Items in the WRLC catalog are organized by Library of Congress Subject Heading in addition to author, title, and call number. Subjects are broken down in hierarchies, from broad to specific. Some items are cataloged under more than one subject heading. Below are some general subject terms related to slavery and the domestic slave trade industry:
Antislavery movements --United States --History
Fugitive slaves --United States --History
Slave trade--United States
Slavery --United States --Condition of slaves
Slavery--United States--History--17th century
Slavery--United States--History--18th century
Slavery--United States--History--19th century
Slavery--United States--Law and legislation
Slavery--United States--Legal status of slaves in free states
From the catalog home page, select "Subject Heading" from the drop down menu. You may enter the search terms as they appear above or insert your own. Happy searching!
NOTE: To search for issues related to slavery in a particular state, use "Slavery--[state name]"
Born in Slavery: Slave Narratives from the Federal Writers' Project, 1936-1938 contains more than 2,300 first-person accounts of slavery and 500 black-and-white photographs of former slaves. These narratives were collected in the 1930s as part of the Federal Writers' Project of the Works Progress Administration (WPA) and assembled and microfilmed in 1941 as the seventeen-volume Slave Narratives: A Folk History of Slavery in the United States from Interviews with Former Slaves. This online collection is a joint presentation of the Manuscript and Prints and Photographs Divisions of the Library of Congress and includes more than 200 photographs from the Prints and Photographs Division that are now made available to the public for the first time.
The Gilder Lehrman Center for the Study of Slavery, Resistance, and Abolition, a part of the Whitney and Betty MacMillan Center for International and Area Studies at Yale, is dedicated to the investigation and dissemination of knowledge concerning all aspects of chattel slavery and its destruction.
Harriet Jacobs: Selected Writings and Correspondence consists of a collection of 15 documents and a brief resource guide to books and websites. The website was created by the Gilder Lehrman Center for the Study of Slavery, Resistance, and Abolition with the assistance and cooperation of Professor Yellin and the University of North Carolina Press, who will be publishing the Harriet Jacobs Papers.
The Cornell University Library Making of America Collection is a digital library of primary sources in American social history from the antebellum period through reconstruction. The collection is particularly strong in the subject areas of education, psychology, American history, sociology, religion, and science and technology. This site provides access to 267 monograph volumes and over 100,000 journal articles with 19th century imprints. The project represents a major collaborative endeavor in preservation and electronic access to historical texts.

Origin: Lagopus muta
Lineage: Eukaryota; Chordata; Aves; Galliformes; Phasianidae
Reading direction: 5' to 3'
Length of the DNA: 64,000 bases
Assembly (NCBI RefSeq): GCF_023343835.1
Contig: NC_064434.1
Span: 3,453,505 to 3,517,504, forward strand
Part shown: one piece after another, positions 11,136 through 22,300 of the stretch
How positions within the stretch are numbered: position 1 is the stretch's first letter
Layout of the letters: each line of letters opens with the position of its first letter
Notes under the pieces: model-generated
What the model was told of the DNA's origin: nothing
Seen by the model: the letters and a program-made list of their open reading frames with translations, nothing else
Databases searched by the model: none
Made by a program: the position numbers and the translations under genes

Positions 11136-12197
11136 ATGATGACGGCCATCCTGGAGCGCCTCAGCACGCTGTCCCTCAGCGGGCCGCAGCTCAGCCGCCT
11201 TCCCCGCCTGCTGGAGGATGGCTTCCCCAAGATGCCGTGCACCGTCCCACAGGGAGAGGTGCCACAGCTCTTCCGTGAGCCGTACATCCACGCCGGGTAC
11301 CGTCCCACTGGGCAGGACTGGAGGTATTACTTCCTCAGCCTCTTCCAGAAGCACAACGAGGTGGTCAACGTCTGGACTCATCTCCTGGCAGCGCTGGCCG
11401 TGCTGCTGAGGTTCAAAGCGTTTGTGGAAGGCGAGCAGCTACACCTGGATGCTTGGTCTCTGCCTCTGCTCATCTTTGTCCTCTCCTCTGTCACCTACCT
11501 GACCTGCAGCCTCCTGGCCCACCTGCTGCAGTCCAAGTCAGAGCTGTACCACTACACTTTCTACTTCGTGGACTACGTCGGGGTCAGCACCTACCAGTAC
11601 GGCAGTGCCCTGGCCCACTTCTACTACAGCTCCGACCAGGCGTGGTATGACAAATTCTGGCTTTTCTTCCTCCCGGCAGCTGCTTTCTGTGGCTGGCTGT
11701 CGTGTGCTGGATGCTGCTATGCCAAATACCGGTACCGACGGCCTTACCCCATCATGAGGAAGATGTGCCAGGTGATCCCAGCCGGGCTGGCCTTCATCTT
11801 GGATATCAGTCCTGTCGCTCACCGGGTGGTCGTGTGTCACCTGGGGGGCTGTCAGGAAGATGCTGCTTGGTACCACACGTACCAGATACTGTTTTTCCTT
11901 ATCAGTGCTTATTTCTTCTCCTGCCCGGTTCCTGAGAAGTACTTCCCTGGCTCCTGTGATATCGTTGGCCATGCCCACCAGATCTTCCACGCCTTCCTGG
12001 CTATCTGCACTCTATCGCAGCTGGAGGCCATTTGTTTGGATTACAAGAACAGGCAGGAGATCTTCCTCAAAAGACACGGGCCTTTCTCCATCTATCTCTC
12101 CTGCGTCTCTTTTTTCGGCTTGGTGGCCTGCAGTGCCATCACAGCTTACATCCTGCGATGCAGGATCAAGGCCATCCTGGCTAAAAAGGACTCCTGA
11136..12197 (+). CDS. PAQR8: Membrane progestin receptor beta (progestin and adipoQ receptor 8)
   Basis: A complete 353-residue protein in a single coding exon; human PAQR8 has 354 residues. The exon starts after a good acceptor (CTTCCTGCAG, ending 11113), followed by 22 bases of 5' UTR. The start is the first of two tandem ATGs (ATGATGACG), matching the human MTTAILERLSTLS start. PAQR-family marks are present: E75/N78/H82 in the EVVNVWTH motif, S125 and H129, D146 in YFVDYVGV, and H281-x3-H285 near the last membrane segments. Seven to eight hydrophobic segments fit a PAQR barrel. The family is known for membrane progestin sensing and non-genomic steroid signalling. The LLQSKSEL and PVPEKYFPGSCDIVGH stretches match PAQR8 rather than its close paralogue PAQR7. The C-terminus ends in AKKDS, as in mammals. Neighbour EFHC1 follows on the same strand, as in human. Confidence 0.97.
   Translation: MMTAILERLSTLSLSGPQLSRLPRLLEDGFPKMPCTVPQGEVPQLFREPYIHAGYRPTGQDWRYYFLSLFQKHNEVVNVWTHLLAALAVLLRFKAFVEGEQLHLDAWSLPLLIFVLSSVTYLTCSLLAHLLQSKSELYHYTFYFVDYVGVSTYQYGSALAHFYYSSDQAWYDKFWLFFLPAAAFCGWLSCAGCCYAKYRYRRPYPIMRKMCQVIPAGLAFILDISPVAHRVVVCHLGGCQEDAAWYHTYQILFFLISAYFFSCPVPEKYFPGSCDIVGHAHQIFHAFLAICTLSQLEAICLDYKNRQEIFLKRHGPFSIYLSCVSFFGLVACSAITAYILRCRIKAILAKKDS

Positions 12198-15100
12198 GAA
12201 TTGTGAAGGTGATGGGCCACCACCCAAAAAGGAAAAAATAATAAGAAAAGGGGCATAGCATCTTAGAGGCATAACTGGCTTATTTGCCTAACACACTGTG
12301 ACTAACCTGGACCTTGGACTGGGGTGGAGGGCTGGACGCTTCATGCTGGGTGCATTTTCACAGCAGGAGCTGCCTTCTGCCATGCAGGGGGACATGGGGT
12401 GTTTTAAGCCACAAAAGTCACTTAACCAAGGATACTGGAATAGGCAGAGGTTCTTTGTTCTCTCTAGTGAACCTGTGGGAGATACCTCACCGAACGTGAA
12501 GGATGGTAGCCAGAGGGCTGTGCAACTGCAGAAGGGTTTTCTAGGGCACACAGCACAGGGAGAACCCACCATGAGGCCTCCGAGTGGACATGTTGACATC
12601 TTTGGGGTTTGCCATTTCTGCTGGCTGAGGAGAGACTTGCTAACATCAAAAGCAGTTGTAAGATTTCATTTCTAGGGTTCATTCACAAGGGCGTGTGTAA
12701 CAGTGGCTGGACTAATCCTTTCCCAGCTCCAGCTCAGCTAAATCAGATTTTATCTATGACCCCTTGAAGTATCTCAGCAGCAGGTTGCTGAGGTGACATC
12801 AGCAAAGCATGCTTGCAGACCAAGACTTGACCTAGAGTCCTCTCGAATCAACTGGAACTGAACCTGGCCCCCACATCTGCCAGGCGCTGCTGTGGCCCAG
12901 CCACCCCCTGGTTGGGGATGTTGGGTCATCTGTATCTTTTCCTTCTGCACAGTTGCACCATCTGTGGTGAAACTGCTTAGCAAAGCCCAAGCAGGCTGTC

"North American Slave Narratives" collects books and articles that document the individual and collective story of African Americans struggling for freedom and human rights in the eighteenth, nineteenth, and early twentieth centuries. This collection includes all the existing autobiographical narratives of fugitive and former slaves published as broadsides, pamphlets, or books in English up to 1920. Also included are many of the biographies of fugitive and former slaves and some significant fictionalized slave narratives published in English before 1920.
Slaves and the Courts, 1740-1860 contains just over a hundred pamphlets and books (published between 1772 and 1889) concerning the difficult and troubling experiences of African and African-American slaves in the American colonies and the United States. The documents, most from the Law Library and the Rare Book and Special Collections Division of the Library of Congress, comprise an assortment of trials and cases, reports, arguments, accounts, examinations of cases and decisions, proceedings, journals, a letter, and other works of historical importance.
Aboard the Underground Railroad: A National Register of Historic Places Travel Itinerary introduces travelers, researchers, historians, preservationists, and anyone interested in African American history to the fascinating people and places associated with the Underground Railroad. The itinerary currently provides descriptions and photographs on 60 historic places that are listed in the National Park Service's National Register of Historic Places, America's official list of places important in our history and worthy of preservation. It also includes a map of the most common directions of escape taken on the Underground Railroad and maps of individual states that mark the location of the historic properties.